D. Phil in Chinese Art & Archaeology, Oxford University
Senior Assistant Keeper, Department of Applied Arts, Fitzwilliam Museum, Cambridge
Guest curator at National Museum, Liverpool (September 2016-February 2018)
Christensen Fellow of Michael Sullivan Chinese Painting Gallery, Ashmolean Museum, Oxford (November 2002-August 2004)
Special Assistant for Chinese Jade gallery installation, The British Museum, London (June-November 2002)
This pair of square lozenge-section vases was hidden in the reserve since they were bequeathed by Lady Pratt in 1993. They are in the shape of a Chinese Neolithic jade cong tube or Song dynasty Longquan vase, each decorated in relief with four figures of Daoist immortals and stamped in the base with six characters ‘Da Qing Qian Long Nian Zhi (made in the reign of Emperor Qianlong of the Great Qing Dynasty, r. 1736-95)’. The emulation of Wedgwood’s jasperware caught my attention and it is probably the only example we have found so far where the Chinese imitated British Wedgwood.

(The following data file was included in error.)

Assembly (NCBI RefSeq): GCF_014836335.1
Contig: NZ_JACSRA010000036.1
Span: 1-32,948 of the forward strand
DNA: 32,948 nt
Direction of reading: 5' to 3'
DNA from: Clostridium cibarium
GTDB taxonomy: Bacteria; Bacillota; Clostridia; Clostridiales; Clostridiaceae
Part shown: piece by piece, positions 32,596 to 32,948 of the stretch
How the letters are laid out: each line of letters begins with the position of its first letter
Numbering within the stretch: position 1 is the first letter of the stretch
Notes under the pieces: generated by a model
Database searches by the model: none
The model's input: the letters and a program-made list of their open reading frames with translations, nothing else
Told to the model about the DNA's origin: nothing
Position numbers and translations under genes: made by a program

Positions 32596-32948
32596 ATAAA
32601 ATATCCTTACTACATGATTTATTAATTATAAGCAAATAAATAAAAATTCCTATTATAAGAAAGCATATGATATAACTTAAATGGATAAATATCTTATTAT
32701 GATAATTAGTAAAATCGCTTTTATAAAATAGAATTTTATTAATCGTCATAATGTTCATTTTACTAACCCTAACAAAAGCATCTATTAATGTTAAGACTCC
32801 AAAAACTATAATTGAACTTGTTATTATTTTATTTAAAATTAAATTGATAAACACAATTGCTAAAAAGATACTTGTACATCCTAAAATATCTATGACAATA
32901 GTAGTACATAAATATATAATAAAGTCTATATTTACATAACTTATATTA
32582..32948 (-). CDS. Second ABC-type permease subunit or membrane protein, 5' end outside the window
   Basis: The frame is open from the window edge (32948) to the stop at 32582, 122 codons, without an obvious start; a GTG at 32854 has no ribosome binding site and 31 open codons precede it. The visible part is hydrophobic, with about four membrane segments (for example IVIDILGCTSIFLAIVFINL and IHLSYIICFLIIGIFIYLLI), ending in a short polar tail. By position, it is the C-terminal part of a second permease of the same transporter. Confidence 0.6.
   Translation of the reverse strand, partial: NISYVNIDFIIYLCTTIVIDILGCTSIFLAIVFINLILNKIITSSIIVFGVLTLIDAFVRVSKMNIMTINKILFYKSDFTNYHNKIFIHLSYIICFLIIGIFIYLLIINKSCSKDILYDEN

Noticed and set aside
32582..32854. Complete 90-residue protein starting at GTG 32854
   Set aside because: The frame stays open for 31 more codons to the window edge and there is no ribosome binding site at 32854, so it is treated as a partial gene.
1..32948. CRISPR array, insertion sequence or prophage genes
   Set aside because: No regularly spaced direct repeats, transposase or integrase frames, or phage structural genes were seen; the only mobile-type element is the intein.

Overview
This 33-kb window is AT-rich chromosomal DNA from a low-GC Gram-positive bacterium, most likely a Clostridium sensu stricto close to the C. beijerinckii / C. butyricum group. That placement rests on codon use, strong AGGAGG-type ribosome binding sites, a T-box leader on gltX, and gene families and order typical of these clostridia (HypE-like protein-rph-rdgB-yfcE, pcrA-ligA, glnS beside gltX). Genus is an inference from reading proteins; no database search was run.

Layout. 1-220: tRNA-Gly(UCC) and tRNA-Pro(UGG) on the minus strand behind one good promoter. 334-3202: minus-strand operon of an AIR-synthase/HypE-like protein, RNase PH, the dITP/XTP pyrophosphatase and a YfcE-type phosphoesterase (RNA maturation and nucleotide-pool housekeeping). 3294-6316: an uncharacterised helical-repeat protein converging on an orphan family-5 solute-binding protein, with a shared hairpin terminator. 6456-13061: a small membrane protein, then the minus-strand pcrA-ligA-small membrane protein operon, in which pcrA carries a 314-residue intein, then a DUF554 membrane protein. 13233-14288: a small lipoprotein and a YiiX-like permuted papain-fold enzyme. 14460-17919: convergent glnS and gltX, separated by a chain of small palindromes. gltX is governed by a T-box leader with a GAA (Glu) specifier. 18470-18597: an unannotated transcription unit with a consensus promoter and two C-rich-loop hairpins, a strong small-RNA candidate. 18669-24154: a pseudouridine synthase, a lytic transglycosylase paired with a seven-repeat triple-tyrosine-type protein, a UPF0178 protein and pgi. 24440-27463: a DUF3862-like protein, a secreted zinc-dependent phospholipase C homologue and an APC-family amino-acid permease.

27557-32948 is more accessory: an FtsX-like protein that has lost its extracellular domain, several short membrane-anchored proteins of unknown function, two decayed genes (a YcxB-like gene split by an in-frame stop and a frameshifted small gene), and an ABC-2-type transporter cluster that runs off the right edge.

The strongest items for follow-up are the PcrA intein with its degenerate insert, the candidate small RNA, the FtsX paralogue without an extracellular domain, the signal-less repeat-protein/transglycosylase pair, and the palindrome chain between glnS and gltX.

In her letter to the museum dated 21st November 1987, Lady Pratt mentioned that this pair of vases was given to Sir John Pratt as a parting gift by the Viceroy of Nanking. It is almost impossible to find out how this pair of vases left the Forbidden City and ended up in the hands of the Viceroy of Nanking. When Lord Macartney, the British Ambassador, visited China in 1792, British Wedgwood was presented as part of the tributes to the Emperor Qianlong. However, during my field research in both the National Palace Museum, Taipei and Palace Museum, Beijing, I was told that there is no British Wedgwood in either collection. It is impossible that this type of glaze suddenly appeared in the Qianlong period without any context. Were the British tributes recorded in imperial texts? Were they destroyed or looted during the Franco-British expedition to the Summer Palace? It is another interesting subject that is worthy of more research.